Concrete curbing?

Discussion in 'Landscape Architecture and Design' started by Frontier-Lawn, Sep 17, 2007.

  1. Frontier-Lawn

    Frontier-Lawn LawnSite Silver Member
    Posts: 2,949

    what company do you recommend i go with?
    Kwik Kerb
    or
    Tygar

    I'm thinking on adding some other money producers for 2008 and this is one idea i have, also how (i know bad idea but i have no choice on this matter) easy would it be to get a silent partner {possible client(s) with money} to put up the $ to buy into this granted they can double there capital back in a year, and how would i go about selling this idea to them.

    Please Help since this #1 on the idea list that will make the most $ with least costs to operate.
     
  2. General Landscaping

    General Landscaping LawnSite Senior Member
    Posts: 802

    Why is Lil Bubba not in the running?

    They have an open house a few times a year..... definitely worth a look.

    The KK machine is junk compared to Bubba's EP machine.
    I have not inspected or used a Tygar.

    Another thing to note..... If you buy a used KK machine (edgemaster); you will not be able to buy replacement parts or accessories until you pay $500 for training. ( I told 'em to stick it )

    The KK system only uses 1 style of trowel.... not fun; makes for more hand finishing.
    Bubba uses 3 trowels. Full, half, and corner....... Makes corners and tight radius a breeze when you have the right tools.

    I recommend buying a used setup, but make sure the OEM will support you without a line of BS. Also look into location. Most of the stuff I get from Bubba comes next day via standard UPS. (and they're great people to deal with)

    If you just can't help it and wind up with KK.......I need some extra trowels.:)


    FWIW.... Lots of people like the curb..... but "sticker shock" is a harsh reality when trying to make the sale. You can usually sort 'em out pretty quick with a $300 minimum.
     
  3. Frontier-Lawn

    Frontier-Lawn LawnSite Silver Member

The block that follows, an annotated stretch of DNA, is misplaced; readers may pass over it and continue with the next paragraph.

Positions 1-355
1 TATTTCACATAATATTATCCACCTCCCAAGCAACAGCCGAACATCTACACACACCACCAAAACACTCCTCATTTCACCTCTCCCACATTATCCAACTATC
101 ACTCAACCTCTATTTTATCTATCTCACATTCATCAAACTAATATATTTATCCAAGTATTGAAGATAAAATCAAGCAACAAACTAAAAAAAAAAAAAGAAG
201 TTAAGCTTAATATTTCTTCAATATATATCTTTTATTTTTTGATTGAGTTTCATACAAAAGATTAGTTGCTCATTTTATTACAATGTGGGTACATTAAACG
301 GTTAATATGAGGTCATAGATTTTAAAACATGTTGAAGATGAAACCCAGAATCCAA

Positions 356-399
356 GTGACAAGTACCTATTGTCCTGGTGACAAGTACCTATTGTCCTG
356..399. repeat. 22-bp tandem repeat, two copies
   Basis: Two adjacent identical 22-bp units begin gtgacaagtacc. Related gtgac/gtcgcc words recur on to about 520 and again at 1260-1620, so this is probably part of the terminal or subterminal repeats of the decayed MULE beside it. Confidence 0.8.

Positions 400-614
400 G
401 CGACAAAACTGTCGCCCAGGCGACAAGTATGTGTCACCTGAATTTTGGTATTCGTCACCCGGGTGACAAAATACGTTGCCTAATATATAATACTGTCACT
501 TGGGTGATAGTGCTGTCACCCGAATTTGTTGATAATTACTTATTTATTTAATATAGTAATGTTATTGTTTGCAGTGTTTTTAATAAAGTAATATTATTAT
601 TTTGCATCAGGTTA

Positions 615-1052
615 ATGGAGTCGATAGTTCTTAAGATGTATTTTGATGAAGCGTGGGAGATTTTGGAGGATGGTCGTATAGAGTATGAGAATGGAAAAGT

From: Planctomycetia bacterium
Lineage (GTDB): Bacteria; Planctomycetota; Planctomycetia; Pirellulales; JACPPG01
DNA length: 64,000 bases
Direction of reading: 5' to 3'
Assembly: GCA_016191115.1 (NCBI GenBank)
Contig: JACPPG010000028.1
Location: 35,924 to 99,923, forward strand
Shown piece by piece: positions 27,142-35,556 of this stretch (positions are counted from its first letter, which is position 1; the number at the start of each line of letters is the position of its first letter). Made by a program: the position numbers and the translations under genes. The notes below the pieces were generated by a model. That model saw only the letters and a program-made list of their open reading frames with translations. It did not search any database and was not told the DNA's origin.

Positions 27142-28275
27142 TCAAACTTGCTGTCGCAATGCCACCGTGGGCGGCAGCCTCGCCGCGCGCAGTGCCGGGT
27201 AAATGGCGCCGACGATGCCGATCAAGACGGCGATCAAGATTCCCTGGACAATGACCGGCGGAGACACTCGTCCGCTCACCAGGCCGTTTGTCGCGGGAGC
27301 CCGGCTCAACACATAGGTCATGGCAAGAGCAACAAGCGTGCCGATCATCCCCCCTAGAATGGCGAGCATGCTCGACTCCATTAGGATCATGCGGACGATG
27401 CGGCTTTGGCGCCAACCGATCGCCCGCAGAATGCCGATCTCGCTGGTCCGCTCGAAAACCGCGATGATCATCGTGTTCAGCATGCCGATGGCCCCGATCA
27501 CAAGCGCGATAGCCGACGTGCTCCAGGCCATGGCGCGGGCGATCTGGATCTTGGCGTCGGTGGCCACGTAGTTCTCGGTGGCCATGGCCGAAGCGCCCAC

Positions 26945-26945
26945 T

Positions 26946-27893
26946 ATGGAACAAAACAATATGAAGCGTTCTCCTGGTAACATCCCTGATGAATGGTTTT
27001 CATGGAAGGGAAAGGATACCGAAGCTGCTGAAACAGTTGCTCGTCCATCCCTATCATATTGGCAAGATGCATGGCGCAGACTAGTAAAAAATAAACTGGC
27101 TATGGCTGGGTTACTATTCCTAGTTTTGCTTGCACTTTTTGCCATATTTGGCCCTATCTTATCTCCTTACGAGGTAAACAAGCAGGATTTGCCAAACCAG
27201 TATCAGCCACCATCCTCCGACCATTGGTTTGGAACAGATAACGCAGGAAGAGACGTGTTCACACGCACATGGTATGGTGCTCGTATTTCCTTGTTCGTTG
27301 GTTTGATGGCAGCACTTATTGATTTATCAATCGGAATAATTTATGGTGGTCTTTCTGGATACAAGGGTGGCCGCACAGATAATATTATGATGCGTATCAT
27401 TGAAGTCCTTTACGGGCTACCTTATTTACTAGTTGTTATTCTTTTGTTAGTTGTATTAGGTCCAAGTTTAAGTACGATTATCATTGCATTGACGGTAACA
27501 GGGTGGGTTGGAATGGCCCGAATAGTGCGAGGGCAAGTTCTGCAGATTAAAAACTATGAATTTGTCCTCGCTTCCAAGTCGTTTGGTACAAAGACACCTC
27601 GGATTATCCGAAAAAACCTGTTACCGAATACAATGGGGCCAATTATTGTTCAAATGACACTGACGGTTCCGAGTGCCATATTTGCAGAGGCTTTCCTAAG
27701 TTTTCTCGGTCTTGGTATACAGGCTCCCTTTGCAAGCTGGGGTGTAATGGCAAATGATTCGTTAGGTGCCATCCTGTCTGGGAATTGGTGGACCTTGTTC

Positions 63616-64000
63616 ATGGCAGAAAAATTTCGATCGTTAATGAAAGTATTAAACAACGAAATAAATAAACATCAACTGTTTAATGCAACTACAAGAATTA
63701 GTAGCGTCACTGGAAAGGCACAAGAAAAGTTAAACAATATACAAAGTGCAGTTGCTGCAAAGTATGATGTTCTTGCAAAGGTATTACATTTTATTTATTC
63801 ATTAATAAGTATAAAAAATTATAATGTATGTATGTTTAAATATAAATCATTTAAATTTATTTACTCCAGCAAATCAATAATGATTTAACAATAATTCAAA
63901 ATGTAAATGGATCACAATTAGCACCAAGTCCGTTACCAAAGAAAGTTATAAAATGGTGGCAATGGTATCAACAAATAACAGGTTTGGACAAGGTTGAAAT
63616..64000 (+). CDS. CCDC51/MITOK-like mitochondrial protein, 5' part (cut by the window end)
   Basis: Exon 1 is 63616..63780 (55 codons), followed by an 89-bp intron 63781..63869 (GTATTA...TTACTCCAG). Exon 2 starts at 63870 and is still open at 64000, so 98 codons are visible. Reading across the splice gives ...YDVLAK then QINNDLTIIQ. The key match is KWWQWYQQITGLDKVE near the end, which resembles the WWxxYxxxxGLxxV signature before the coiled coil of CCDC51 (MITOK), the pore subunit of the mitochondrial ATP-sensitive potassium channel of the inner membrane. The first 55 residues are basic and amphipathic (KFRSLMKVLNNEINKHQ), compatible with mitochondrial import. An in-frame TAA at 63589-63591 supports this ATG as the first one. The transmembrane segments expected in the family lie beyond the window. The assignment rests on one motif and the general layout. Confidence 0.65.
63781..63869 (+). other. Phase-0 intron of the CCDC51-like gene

Posts: 2,949

    i knew there was one more company out there, just could not remeber it.
     
  4. Lawnworks

    Lawnworks LawnSite Fanatic
    from usa
    Posts: 5,407

    This is probably not what you are looking for... sorry in advance! Why not learn to do irrigation installs and repairs? No capital investment needed. There is a great site on the internet that you can learn virtually everything for a residential system. I would think there would be much more demand for irrigation than curbing. I started doing irrigation work a couple of years ago... this year I have done over 70k just in irrigation. The great thing is it takes no creativity! Food for thought!
     
  5. Frontier-Lawn

    Frontier-Lawn LawnSite Silver Member
    Posts: 2,949

    in fl you have to be licensed from the state i hear, and go to school for it i think.
     
  6. bobw

    bobw LawnSite Senior Member
    Posts: 807

    As a professional irrigator, all I can say is that I wish it were that easy.

    A LOT of places have some pretty stringent licensing requirements, etc.
     
  7. Lawnworks

    Lawnworks LawnSite Fanatic
    from usa
    Posts: 5,407

    Where I am from, all you have to have is a low voltage license. I would think it would be easier to get a simple license than find investors for a curbing machine.
     
  8. General Landscaping

    General Landscaping LawnSite Senior Member
    Posts: 802

    Last time I checked into it, FL does not have a irrigation license, the counties pick up that responsibility.
    The requirements are the same as you would find for any state contractor license though. (Indian River) 2yr Field exp. + 1 yr Foreman exp. School can sub for field exp.
    Repairs are OK as long as you don't modify the existing system.
    Maybe I'm wrong, but that's how I remember it.

    There is no way to get in without working for someone else first. Most civilized counties probably have similar procedures.


    Back to curb.....

    Make sure you get a mortar mixer, not a cement mixer. The dry mix does not work well in a drum and you have to run about 1/2 capacity to keep things mixing.
    Materials are heavy, a tandem trailer with brakes is damn near a necessity. My Dakota is running over max capacity when heading to a larger job. (the 14' HD dump trailer doesn't help..... 9600# T&T, empty)
    Finished curb is a touch over 16 lb/ft + waste + extra materials + equipment + etc.
    If at all possible get a selection of stamps & rollers; 90% of my work is colored and stamped/rolled. You will have a product that is much more appealing.

    When it sells, the money is good...... but it is some tough work and the rain can stick it to ya with a quickness.
     
  9. KTO Enterprises

    KTO Enterprises LawnSite Bronze Member
    Posts: 1,286

    Do bushhogging instead.
     
  10. Bplandcurbing

    Bplandcurbing LawnSite Member
    Posts: 10

    I would talk to curb mate. We bought their products last year after talking to kwik kerb who was alot more expensive. On curbing up here it is a fairly new product but catching on and we get anywhere from 5-9 dollars per lineal foot. So it is a great money maker.
     

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